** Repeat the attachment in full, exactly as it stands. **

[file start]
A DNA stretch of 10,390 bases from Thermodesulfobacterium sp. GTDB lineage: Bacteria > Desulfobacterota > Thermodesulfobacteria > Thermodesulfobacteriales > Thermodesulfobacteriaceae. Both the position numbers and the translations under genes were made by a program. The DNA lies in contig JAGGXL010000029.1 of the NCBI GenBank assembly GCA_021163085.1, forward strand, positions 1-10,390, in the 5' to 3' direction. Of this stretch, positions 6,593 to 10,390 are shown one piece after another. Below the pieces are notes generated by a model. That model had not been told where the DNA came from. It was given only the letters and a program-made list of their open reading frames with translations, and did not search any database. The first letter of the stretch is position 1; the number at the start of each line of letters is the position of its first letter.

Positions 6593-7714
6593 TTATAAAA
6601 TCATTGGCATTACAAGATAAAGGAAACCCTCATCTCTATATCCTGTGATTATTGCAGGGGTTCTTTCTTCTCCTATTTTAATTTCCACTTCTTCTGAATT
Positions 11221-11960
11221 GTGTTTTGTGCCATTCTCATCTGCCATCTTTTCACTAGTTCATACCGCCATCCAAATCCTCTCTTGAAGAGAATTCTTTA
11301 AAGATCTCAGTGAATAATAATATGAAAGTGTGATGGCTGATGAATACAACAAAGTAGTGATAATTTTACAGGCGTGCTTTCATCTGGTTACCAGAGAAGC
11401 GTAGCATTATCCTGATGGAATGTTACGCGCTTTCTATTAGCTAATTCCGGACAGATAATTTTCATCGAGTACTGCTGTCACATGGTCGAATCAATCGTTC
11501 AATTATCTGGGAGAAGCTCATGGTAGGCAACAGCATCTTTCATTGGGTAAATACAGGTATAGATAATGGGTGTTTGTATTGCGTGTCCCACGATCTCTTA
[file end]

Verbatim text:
A DNA stretch of 10,390 bases from Thermodesulfobacterium sp. GTDB lineage: Bacteria > Desulfobacterota > Thermodesulfobacteria > Thermodesulfobacteriales > Thermodesulfobacteriaceae. Both the position numbers and the translations under genes were made by a program. The DNA lies in contig JAGGXL010000029.1 of the NCBI GenBank assembly GCA_021163085.1, forward strand, positions 1-10,390, in the 5' to 3' direction. Of this stretch, positions 6,593 to 10,390 are shown one piece after another. Below the pieces are notes generated by a model. That model had not been told where the DNA came from. It was given only the letters and a program-made list of their open reading frames with translations, and did not search any database. The first letter of the stretch is position 1; the number at the start of each line of letters is the position of its first letter.

Positions 6593-7714
6593 TTATAAAA
6601 TCATTGGCATTACAAGATAAAGGAAACCCTCATCTCTATATCCTGTGATTATTGCAGGGGTTCTTTCTTCTCCTATTTTAATTTCCACTTCTTCTGAATT
Positions 11221-11960
11221 GTGTTTTGTGCCATTCTCATCTGCCATCTTTTCACTAGTTCATACCGCCATCCAAATCCTCTCTTGAAGAGAATTCTTTA
11301 AAGATCTCAGTGAATAATAATATGAAAGTGTGATGGCTGATGAATACAACAAAGTAGTGATAATTTTACAGGCGTGCTTTCATCTGGTTACCAGAGAAGC
11401 GTAGCATTATCCTGATGGAATGTTACGCGCTTTCTATTAGCTAATTCCGGACAGATAATTTTCATCGAGTACTGCTGTCACATGGTCGAATCAATCGTTC
11501 AATTATCTGGGAGAAGCTCATGGTAGGCAACAGCATCTTTCATTGGGTAAATACAGGTATAGATAATGGGTGTTTGTATTGCGTGTCCCACGATCTCTTA